From there, you will need to take steps to retain those new supporters as many of them will contribute because of their connection to their friend or family member, rather than your nonprofit. In this situation, you could then send these new donors marketing materials that explain your nonprofit’s mission and encourage them to learn more. Then, after they have expressed interest and engaged with this next wave of marketing messages, you could consider sending your next fundraising request.
When peer-to-peer campaigns are well-designed, your organization can raise additional funds while also reaching those new audiences. This helps you fundraise, spread the word about your mission, and create a new base of potential supporters at the same time!
Sell merchandise to increase brand awareness
In addition to building relationships with your supporters, many marketing strategies are designed to build brand awareness for your mission in the community. Another way to build this awareness is by selling branded merchandise. This raises money and awareness at the same time.
A t-shirt is a perfect example of this concept. Selling branded merchandise in your community naturally raises money for your mission. Then, whenever your buyers wear the t-shirt in public, they’ll act as walking billboards for your cause. People may come up and ask what the shirt means, giving your supporters the chance to explain your incredible mission. This serves as a form of social proof.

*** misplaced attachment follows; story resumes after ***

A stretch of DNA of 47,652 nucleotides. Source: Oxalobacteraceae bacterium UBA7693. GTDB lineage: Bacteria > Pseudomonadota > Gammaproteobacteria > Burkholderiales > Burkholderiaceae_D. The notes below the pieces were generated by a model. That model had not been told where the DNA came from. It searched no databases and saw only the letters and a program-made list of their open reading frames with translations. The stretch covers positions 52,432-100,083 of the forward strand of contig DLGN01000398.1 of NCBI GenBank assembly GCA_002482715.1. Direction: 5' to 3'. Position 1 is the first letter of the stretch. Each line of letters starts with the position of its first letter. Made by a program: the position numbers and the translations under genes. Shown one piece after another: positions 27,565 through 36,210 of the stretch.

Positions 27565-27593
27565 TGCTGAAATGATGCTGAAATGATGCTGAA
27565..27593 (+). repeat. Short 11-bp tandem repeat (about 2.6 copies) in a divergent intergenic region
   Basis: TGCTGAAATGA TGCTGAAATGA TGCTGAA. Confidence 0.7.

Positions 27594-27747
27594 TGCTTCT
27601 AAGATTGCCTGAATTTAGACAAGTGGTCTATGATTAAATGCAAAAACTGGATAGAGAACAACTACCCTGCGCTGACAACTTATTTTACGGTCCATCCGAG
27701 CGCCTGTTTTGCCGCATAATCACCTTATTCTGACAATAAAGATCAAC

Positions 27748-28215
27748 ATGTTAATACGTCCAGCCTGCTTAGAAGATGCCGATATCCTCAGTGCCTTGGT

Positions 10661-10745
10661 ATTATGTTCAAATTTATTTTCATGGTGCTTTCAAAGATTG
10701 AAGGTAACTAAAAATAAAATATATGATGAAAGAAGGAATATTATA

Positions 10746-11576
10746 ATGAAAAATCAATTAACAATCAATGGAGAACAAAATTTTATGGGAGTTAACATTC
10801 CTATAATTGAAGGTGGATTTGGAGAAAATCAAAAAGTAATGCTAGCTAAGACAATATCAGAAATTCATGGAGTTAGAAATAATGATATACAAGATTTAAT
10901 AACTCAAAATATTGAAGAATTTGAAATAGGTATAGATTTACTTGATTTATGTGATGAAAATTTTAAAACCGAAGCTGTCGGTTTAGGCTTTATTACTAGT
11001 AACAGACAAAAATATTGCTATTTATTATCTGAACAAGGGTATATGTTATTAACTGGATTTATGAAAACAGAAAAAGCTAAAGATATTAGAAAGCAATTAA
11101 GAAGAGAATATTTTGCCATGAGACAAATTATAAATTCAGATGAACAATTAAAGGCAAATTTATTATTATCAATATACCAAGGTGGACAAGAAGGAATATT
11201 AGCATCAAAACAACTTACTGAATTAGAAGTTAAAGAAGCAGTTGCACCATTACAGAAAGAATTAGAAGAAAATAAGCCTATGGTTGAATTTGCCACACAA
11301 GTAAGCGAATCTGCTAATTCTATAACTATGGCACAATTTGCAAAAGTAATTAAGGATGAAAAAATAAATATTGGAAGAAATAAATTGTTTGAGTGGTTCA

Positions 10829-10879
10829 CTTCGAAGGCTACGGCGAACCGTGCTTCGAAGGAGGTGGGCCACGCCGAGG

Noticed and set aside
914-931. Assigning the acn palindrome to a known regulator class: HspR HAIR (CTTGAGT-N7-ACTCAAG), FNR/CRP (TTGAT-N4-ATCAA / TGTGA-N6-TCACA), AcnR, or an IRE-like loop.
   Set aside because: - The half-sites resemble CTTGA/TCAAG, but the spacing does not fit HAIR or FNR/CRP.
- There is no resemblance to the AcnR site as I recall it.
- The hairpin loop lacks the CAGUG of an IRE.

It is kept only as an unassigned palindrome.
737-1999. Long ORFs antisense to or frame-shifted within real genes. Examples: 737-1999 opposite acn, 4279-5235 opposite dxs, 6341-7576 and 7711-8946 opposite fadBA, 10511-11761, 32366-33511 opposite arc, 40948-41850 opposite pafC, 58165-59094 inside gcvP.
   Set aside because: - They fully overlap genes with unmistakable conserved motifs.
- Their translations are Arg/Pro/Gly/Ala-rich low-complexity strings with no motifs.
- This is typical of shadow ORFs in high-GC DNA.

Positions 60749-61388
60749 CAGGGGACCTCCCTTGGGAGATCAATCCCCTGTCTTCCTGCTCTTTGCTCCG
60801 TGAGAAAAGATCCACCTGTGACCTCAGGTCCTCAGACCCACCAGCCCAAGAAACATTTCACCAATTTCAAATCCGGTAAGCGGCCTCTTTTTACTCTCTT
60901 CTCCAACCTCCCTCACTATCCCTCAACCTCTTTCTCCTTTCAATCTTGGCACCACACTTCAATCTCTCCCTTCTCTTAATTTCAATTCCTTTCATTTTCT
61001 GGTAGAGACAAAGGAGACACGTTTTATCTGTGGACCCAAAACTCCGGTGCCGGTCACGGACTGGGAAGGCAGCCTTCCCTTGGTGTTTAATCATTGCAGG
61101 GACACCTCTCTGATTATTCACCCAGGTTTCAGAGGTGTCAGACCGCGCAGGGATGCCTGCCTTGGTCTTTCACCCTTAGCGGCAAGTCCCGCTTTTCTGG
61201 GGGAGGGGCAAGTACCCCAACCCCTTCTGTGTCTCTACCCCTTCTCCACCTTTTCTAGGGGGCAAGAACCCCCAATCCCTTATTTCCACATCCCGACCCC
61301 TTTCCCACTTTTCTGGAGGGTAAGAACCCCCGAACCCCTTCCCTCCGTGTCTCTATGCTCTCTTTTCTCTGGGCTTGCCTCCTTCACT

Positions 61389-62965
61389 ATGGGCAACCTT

Of course, the same concept works for coffee mugs, hats, and water bottles, but t-shirts provide the largest canvas for designs. When you design your merchandise, be sure to include:
- Your brand colors
- The organization’s logo
- Your nonprofit’s tagline
- Engaging and creative designs
- Campaign-specific details
Including all these elements will make for a cohesive design that encompasses your mission and spreads awareness. If you’re not confident in your own creative design capabilities, you can always use a template or recruit a designer to help you with your merchandise.
Merchandise can be integrated into a number of your organization’s strategies, making it a very versatile fundraising and marketing tool. For instance, you can host an online store to sell merchandise as a standalone fundraising campaign, sell merchandise at community events, or leverage leftover merchandise as free swag for supporter appreciation gifts.
However you choose to incorporate t-shirts into your nonprofit’s efforts, just bear in mind that it offers the equal opportunity of promoting your brand and raising funds only if designed well.
Fundraising and marketing are both essential processes at your nonprofit that help push your mission forward. Integrating them in strategic ways has the potential to help you raise more funds, increase brand recognition, and improve your relationships with supporters. For more ideas on how to connect these areas of nonprofit work, don’t miss our quick tips for getting out of fundraising vs. marketing silos.
How does your organization combine fundraising and marketing strategies? Is there friction as your nonprofit looks to raise money and build awareness? Or have you found ways to streamline the journey for supporters as they get to know you? See you in the comments!